The bill is short, and that was part of my initial reason for thinking Dusky. Is it too short for a Gray? I haven't seen many Grays, and I'm used to identifying them by call rather than structure; but at least compared to most Duskies I've seen, this seems like a lot of yellow on the bill. And again, there's that vest-like pattern to the breast. I can't quite tell from my shots whether there is yellow on the belly, but the overall pattern is interesting. I just don't have enough experience with Gray to know what is normal variation for that species. Hammonds and Duskies are enough to challenge me, without throughing Gray into the mix!

Thanks again for the thoughts so far!

(Just for comparison, here is a photo of a Gray Flycatcher at this same site on July 16 of 2020. This one was an easy ID due to tail-wagging and calls.)

246197221.jpg

  • Like 1
Link to comment
Share on other sites

1 hour ago, simonthetanner said:

(Just for comparison, here is a photo of a Gray Flycatcher at this same site on July 16 of 2020. This one was an easy ID due to tail-wagging and calls.)

246197221.jpg

Correction: the date for this photo was June 27, 2020.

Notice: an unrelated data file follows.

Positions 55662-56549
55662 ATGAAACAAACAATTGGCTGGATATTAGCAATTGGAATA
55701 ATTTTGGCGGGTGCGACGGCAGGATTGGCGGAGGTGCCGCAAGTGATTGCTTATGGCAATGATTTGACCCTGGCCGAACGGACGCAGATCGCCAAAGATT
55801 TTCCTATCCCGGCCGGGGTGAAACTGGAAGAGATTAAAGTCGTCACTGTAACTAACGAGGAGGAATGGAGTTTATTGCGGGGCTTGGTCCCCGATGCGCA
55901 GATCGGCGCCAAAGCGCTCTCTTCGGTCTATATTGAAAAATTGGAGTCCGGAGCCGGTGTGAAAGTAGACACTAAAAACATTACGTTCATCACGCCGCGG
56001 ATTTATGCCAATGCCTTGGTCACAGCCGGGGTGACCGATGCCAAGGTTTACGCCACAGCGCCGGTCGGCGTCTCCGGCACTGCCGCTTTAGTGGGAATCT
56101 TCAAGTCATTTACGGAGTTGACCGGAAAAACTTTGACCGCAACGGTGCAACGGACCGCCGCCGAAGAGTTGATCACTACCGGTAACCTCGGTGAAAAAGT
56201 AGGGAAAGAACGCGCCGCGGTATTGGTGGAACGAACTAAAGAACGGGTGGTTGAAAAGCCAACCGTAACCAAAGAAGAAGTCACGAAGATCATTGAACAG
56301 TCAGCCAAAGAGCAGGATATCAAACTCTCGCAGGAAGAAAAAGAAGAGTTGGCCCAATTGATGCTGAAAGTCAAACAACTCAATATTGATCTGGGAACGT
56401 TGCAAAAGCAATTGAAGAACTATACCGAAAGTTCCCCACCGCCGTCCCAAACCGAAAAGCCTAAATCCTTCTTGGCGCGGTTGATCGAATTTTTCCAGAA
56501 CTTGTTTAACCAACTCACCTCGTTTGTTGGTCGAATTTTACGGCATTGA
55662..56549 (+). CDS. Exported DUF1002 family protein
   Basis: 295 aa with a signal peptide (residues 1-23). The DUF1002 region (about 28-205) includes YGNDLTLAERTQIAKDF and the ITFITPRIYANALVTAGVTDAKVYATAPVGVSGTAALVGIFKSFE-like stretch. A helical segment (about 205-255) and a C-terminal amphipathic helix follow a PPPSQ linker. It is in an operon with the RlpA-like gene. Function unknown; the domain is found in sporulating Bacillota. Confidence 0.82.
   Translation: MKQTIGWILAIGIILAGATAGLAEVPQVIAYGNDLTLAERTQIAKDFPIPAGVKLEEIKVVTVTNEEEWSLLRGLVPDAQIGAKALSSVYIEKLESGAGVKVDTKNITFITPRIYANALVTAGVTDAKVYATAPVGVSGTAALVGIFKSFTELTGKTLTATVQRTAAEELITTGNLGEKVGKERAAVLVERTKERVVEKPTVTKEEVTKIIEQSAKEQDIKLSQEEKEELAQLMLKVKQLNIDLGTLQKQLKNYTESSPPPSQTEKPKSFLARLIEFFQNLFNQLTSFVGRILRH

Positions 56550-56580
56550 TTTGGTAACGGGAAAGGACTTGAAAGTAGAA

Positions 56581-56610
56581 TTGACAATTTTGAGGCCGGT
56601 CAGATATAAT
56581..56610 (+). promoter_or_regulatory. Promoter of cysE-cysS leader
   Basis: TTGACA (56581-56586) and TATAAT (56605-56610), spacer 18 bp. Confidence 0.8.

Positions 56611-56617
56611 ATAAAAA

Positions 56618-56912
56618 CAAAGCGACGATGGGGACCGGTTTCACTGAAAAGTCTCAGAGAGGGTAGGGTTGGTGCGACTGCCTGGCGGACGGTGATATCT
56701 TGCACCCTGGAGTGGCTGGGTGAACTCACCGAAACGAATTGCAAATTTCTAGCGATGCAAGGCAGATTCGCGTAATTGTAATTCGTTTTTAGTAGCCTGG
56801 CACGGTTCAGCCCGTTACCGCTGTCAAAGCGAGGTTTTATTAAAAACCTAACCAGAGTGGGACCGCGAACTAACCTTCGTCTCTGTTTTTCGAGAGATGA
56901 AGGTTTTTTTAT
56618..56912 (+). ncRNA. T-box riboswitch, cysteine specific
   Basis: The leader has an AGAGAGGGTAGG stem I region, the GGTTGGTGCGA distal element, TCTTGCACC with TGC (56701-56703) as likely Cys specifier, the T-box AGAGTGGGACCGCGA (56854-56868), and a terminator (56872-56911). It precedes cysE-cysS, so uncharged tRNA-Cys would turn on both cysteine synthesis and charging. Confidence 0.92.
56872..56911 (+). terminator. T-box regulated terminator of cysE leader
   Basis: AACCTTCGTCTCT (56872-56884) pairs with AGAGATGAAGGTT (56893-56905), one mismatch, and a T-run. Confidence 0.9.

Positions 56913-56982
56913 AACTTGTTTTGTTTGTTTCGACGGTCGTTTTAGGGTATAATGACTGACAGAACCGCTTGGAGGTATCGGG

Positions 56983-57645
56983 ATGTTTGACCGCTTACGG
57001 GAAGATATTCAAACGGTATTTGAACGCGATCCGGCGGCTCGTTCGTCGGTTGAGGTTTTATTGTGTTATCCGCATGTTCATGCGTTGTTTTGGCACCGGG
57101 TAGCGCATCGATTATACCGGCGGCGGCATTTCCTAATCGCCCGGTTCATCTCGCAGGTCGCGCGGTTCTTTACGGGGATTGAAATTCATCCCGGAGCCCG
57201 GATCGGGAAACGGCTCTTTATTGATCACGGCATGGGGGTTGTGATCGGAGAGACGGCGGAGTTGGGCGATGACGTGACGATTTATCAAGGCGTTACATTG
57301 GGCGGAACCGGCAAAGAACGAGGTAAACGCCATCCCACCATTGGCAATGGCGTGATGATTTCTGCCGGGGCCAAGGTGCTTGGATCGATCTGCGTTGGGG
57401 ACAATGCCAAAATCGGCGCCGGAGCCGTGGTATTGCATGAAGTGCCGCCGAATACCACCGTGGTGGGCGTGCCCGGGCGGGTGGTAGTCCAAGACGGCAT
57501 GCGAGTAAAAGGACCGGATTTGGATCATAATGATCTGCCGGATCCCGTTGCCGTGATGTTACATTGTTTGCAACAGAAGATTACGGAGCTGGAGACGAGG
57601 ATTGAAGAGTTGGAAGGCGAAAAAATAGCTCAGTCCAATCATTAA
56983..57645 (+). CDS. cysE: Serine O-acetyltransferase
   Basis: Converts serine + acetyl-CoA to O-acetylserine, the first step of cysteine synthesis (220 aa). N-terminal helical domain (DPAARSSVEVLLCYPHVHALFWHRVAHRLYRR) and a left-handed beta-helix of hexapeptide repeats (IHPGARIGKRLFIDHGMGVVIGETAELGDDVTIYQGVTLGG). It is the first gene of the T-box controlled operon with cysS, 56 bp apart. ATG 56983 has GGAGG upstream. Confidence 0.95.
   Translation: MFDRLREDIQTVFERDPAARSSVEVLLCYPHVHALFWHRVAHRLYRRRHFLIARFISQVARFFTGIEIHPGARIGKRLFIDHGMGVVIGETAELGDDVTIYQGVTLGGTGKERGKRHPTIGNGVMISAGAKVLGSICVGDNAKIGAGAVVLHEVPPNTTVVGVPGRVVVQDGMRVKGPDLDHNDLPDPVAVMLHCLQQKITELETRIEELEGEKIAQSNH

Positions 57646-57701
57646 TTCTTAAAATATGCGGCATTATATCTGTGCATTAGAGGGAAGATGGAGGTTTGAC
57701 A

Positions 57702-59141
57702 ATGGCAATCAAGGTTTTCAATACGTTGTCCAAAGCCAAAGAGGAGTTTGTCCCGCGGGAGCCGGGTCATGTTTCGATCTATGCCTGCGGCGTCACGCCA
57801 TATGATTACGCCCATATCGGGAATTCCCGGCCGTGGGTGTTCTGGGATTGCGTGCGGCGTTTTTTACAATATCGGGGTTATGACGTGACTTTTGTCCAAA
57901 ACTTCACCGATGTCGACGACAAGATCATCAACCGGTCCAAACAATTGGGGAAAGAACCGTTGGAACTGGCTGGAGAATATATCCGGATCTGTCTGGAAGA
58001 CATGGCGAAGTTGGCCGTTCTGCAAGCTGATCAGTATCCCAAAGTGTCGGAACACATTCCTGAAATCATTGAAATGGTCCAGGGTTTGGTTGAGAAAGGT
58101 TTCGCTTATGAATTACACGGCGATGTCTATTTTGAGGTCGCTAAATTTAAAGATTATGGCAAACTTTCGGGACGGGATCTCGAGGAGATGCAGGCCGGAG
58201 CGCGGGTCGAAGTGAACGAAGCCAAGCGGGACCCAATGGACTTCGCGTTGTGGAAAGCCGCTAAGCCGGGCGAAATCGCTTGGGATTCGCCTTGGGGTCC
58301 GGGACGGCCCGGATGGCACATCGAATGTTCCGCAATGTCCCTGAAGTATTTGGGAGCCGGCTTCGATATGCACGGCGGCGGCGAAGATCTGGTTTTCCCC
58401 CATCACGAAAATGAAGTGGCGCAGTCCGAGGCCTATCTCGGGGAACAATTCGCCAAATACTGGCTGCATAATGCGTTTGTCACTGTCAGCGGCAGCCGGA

Anyway, after looking through more Dusky Flycatcher photos I see that a fair few do have distinct yellow on the lower mandible — some even looking yellow with a black tip, like a textbook Gray. So the bill coloration of my original flycatchers is within normal for Dusky. But maybe it's best to simply leave them as "Empidonax sp." rather than trying to identify them to the species level.

  • Like 2
Link to comment
Share on other sites

On 6/17/2022 at 6:14 PM, Aidan B said:

Dusky IMO. Those bills are much too dainty for Gray. 

 

23 hours ago, DLecy said:

Habitat alone should help rule this bird out as a GRFL during the breeding season. Dusky and Gray are very similar (and can have small overlap in breeding habitat), but during the breeding season Gray Flycatchers are generally birds of the Great Basin, and are typically found in dry areas of mixed conifer, open pinyon-juniper and big sagebrush habitats. In Oregon in particular, GRFL are abundant where western juniper has invaded former sagebrush shrub-steppe (BOW). Based on the photos, this is not juniper habitat.

Dusky, on the other hand, breed in varied habitat but areas that are less dry, such as aspen groves, willow thickets, open coniferous forest and mountain chaparral. In California, mixed coniferous forest with a chaparral understory and found in pine forests with relatively dense understory of conifer seedlings (BOW).

I also agree with this.

Why not Hammond’s?

  • Like 1
Link to comment
Share on other sites

Join the conversation

You can post now and register later. If you have an account, sign in now to post with your account.

Guest
Reply to this topic...

×   Pasted as rich text.   Paste as plain text instead

  Only 75 emoji are allowed.

×   Your link has been automatically embedded.   Display as a link instead

×   Your previous content has been restored.   Clear editor

×   You cannot paste images directly. Upload or insert images from URL.

 Share

×
×
  • Create New...